NATO Secretary General Jen Stoltenberg said, in a pre-Atlantic Council press briefing:
"Following [the] ceremony, Montenegro will … participate in all NATO meetings as an observer, or 'Invitee'. Once all Allies have ratified the Protocol, Montenegro will become the 29th member of the Alliance."
Stoltenberg added that the move shows that "NATO's door remains open" – a long-running phrase used by NATO to defend its expansion, signing up the majority of the former Warsaw Pact nations it was formed to fight against in the Cold War.
Arriving before the meeting, Stoltenberg told reporters:
"This evening, we will review the state of our relations with Russia, and our assistance to our eastern neighbors. Our policy is clear. The two pillars of our engagement with Russia are defense and dialogue. Especially in times of tension, it is important to keep lines of dialogue open, and seek more transparency."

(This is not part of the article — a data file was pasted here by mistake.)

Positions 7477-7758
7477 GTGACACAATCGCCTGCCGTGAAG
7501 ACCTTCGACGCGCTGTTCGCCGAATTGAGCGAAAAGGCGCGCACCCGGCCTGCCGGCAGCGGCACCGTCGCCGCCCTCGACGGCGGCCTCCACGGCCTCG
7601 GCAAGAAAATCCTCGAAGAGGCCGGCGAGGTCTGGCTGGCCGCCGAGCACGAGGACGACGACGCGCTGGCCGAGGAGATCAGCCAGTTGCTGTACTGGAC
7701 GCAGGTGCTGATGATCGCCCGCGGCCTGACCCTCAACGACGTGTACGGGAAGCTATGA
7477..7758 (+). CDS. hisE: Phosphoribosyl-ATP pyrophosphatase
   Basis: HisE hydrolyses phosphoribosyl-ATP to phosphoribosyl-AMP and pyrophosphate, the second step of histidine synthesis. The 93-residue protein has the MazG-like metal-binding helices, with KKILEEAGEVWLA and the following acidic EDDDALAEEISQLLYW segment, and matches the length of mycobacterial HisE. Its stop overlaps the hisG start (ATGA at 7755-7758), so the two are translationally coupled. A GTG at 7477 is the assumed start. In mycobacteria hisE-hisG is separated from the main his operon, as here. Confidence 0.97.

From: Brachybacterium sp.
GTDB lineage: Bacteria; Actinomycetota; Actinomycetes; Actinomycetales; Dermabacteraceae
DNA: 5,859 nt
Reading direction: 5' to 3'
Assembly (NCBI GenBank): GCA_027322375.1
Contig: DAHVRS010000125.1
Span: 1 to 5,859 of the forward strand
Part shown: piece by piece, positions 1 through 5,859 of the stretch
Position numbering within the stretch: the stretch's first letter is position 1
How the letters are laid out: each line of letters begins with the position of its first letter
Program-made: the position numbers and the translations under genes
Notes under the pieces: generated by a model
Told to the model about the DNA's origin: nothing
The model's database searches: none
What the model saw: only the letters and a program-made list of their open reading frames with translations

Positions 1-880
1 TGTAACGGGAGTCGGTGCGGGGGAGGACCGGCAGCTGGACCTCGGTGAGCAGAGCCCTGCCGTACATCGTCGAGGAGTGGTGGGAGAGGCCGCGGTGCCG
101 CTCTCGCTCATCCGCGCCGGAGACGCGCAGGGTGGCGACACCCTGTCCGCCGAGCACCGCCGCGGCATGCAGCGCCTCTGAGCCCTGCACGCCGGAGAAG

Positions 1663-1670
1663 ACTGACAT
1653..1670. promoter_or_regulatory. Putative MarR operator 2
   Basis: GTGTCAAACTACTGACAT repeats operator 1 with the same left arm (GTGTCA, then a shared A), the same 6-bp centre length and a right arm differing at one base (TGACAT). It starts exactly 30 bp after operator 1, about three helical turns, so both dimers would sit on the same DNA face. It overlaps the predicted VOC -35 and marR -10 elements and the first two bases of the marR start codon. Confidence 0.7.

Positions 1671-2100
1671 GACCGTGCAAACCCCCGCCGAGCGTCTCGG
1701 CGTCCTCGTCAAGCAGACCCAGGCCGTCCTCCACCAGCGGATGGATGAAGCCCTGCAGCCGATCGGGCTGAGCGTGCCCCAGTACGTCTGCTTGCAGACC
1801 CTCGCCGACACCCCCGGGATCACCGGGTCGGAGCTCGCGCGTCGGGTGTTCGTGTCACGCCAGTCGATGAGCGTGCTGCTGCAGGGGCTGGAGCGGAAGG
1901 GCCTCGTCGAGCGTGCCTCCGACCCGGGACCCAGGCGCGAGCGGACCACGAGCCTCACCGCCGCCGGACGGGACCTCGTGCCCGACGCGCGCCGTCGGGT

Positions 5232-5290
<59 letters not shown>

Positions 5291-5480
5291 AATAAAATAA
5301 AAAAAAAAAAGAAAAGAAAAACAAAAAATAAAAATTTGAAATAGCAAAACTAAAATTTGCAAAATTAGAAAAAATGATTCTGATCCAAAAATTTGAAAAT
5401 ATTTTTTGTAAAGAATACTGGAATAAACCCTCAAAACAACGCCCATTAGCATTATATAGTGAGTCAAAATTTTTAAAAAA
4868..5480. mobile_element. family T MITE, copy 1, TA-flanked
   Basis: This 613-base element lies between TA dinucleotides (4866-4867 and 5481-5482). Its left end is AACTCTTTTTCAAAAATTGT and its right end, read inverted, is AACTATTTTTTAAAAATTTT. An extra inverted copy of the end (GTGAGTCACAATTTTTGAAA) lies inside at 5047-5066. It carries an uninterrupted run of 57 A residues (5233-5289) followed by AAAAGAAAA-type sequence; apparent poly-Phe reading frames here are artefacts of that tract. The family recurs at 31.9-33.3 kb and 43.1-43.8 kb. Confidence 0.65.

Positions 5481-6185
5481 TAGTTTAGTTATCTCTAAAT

Build-Up of Forces
NATO has been gradually building up its forces in Europe for over a decade, but has recently undertaken a huge increase in its presence in the Baltic region and Eastern Europe. The NATO Response Force (NRF) was originally set up following the Prague summit in 2002 as a multinational force made up of land, air, maritime and Special Operations Forces (SOF) that could deploy quickly.
Since then, there has been a steady build-up of forces, particularly around Russia. NATO Allies decided to enhance the NRF in 2014 by creating a "Spearhead Force" within it, known as the Very High Readiness Joint Task Force (VJTF).
In November 2015, the leaders of Lithuania, Latvia, Estonia, Bulgaria, Hungary, Romania, Poland and Slovakia called for an increased NATO presence in Eastern Europe and the Baltic.
NATO is currently pondering – ahead of a major summit in Warsaw in July – stationing four battalions in Eastern Europe states.